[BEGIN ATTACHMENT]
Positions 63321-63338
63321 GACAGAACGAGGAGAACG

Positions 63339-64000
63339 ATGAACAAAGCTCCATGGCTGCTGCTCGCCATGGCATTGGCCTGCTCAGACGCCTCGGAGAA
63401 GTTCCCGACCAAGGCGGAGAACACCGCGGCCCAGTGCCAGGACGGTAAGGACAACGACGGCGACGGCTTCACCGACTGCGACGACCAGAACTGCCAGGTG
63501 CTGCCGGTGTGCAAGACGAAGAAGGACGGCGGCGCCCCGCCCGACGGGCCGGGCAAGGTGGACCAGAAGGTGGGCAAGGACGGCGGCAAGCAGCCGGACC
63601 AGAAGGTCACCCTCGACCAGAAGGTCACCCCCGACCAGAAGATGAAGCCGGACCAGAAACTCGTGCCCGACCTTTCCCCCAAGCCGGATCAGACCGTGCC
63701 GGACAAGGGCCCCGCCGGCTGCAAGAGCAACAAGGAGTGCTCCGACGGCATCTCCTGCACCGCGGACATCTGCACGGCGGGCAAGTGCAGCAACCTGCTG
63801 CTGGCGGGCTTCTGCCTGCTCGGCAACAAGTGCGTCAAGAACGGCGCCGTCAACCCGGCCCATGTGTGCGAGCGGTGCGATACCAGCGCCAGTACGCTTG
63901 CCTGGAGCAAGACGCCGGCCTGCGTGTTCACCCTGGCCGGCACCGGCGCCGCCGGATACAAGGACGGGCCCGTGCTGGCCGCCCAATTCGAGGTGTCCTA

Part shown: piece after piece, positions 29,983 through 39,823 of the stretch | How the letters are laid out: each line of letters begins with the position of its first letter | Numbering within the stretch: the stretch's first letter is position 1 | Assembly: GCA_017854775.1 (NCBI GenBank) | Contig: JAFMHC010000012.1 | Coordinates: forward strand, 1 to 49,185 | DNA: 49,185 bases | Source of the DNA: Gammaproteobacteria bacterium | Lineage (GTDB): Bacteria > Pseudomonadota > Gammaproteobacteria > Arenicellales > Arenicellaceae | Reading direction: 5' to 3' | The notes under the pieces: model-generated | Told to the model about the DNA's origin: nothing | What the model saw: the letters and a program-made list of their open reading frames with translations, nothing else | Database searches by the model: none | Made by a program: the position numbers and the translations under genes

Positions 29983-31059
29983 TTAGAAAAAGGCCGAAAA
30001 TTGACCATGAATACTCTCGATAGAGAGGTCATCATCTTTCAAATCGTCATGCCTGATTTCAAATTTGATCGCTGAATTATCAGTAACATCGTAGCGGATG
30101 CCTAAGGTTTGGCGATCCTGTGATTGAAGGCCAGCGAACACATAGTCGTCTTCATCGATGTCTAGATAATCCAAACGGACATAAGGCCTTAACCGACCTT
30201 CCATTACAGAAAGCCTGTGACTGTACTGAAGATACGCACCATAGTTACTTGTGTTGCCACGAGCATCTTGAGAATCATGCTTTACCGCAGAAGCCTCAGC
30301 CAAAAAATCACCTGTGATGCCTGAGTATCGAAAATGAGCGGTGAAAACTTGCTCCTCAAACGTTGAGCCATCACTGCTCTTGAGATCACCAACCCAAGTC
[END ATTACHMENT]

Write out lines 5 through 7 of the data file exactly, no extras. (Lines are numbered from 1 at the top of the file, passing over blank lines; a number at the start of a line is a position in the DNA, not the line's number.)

63401 GTTCCCGACCAAGGCGGAGAACACCGCGGCCCAGTGCCAGGACGGTAAGGACAACGACGGCGACGGCTTCACCGACTGCGACGACCAGAACTGCCAGGTG
63501 CTGCCGGTGTGCAAGACGAAGAAGGACGGCGGCGCCCCGCCCGACGGGCCGGGCAAGGTGGACCAGAAGGTGGGCAAGGACGGCGGCAAGCAGCCGGACC
63601 AGAAGGTCACCCTCGACCAGAAGGTCACCCCCGACCAGAAGATGAAGCCGGACCAGAAACTCGTGCCCGACCTTTCCCCCAAGCCGGATCAGACCGTGCC